Date: Nov 11, 2021
Magazine:
November/December 2021

Raise your hand if you know someone who has moved out of California in the last several years.

I see a lot of hands out there.

Over the last year or so, there has been an interesting bit of back-and-forth over whether California is in the middle of an “exodus,” more specifically a quickening flight of people who work in our businesses and pay taxes.

The debate starts with a sharp disagreement on that question, which sort of precludes the next and more critical series of questions as to the factors that motivate people to quit California.

There are some indisputable facts, however, that ought to cause the elected leadership of the Golden State to reflect with objectivity on the role of public policy choices made over many years and the choices that can be made now.

The 2020 census showed California with a 6.1 percent increase in population during the decade prior, which continues a longer-term trend of slowing population growth here. But a more focused look on migration between California and the other 49 states sheds light on the debate as to whether there is, in fact, an exodus from California underway.

The Public Policy Institute of California (PPIC), a non-partisan think tank, reported that during the last decade, California lost about four times as many people with less than a bachelor’s degree as it gained in people with at least a bachelor’s degree. Similarly, PPIC researchers noted that the state lost nearly five times as many low- and middle-income adults as it gained in higher income adults.

This suggests a concerning flight of the state’s available workforce for many critical jobs. But wait, there’s more!

The state’s non-partisan Legislative Analyst’s Office (LAO), an arm of the state Legislature, reviewed Internal Revenue Service data and found additionally concerning trends in the last decade. The first is that the state is experiencing a long-term, and recently elevated, flight of taxpayers to other states. From 2017 to 2019, the net outflow of tax filers from California ranged between 150,000 and 175,000 each year. In a seeming contrast to PPIC, the LAO researchers concluded that the flight of taxpayers from California is “most pronounced among older and more affluent residents.” They also found that the segment of taxpayers most likely to have kids at home (age 35-44) had the “highest net outflows” of taxpayers.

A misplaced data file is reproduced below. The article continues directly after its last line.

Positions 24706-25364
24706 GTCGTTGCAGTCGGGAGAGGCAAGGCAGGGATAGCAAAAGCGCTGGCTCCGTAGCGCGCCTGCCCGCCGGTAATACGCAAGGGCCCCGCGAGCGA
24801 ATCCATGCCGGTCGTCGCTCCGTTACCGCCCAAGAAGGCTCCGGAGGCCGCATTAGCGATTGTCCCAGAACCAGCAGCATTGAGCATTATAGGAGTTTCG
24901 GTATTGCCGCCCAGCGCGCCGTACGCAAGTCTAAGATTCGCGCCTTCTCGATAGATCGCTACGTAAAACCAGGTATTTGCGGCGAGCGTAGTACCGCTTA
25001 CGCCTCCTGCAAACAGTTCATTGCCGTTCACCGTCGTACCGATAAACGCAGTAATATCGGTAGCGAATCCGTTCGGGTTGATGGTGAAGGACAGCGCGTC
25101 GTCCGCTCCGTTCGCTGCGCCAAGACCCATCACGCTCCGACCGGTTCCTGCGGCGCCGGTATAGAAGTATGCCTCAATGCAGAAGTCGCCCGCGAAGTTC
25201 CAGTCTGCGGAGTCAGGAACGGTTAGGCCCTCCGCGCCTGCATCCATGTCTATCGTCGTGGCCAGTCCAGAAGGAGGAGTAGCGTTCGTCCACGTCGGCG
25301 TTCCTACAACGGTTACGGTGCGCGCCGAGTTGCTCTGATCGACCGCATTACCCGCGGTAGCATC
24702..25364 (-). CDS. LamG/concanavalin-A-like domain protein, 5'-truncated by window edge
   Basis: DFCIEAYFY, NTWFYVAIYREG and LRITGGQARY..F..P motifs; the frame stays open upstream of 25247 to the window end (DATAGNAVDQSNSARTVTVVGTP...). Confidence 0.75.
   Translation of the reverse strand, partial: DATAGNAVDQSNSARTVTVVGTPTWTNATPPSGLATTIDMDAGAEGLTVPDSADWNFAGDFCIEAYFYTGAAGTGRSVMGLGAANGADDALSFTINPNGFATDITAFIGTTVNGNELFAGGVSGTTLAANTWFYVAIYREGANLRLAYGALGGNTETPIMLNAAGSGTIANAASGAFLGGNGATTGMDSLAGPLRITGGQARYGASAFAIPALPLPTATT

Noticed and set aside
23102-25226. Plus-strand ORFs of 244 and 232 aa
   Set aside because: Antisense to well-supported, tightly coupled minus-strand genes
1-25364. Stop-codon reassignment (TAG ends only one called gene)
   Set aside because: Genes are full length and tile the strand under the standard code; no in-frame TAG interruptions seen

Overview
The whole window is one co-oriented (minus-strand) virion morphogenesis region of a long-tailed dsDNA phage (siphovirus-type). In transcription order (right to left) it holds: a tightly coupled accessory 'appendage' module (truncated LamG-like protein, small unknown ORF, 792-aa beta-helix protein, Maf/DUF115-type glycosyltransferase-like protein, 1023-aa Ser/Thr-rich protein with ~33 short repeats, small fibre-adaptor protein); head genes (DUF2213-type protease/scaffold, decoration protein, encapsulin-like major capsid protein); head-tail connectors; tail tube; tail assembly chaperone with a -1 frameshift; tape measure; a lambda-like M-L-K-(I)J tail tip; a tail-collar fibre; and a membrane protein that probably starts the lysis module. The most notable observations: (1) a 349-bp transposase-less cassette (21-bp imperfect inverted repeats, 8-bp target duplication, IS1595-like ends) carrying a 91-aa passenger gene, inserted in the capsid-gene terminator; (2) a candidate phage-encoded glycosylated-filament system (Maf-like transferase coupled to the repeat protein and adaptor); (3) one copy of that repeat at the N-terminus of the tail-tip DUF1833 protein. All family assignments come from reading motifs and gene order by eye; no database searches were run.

It should be readily apparent to all that in a state with a growing population (albeit less robustly) requiring more public services, leaders ought to be worried about—and act to reverse—an annual flight of those among us who pay the taxes necessary to fund increasing public service demands.

Yet that isn’t what we’re seeing and hearing. Sure, in Sacramento there has been renewed talk about doing something to reduce the high housing costs that motivate so many to leave but building houses in California is incredibly expensive and there is no real push to address the environmental and other regulatory cost drivers that discourage new home construction.

If anything, California’s political and social elites are insistent that the state is as attractive as ever to those seeking opportunity. It is simply unbelievable to them to hear, as they do from so many advocates of the state’s agriculture industry, that while farmland can’t be moved to another state or country, the capital that drives farm production and expansion can move away, and is moving away, due to a multitude of factors, including several that are purely a function of the state’s regulatory climate.

The question again: Is California experiencing an exodus? Maybe it’s a matter of semantics, but for most of us there is no question that the number of people in our professional and social circles who have left or are committed to leaving soon has increased in recent years. At what point do the consequences become so apparent and grave that there is no longer any point arguing over data sets and semantics, and instead get about the hard work of resetting the state’s regulatory philosophy?

•   •   •

Now a word about someone who will not be among those to quit on California. In fact, even as California’s policies made farming so much more challenging, Carol Chandler chose to step forward as an advocate for sound agriculture policy and for recognition of this industry’s incredible contributions to her home state. Carol’s legacy of activism and engagement, not only in agriculture policy but also in higher education and more, serves as inspiration to countless others. Carol Chandler, recipient of the 2021 Western Growers Award of Honor, truly represents the best of California.

WG Staff Contact

Dave Puglia
President & CEO

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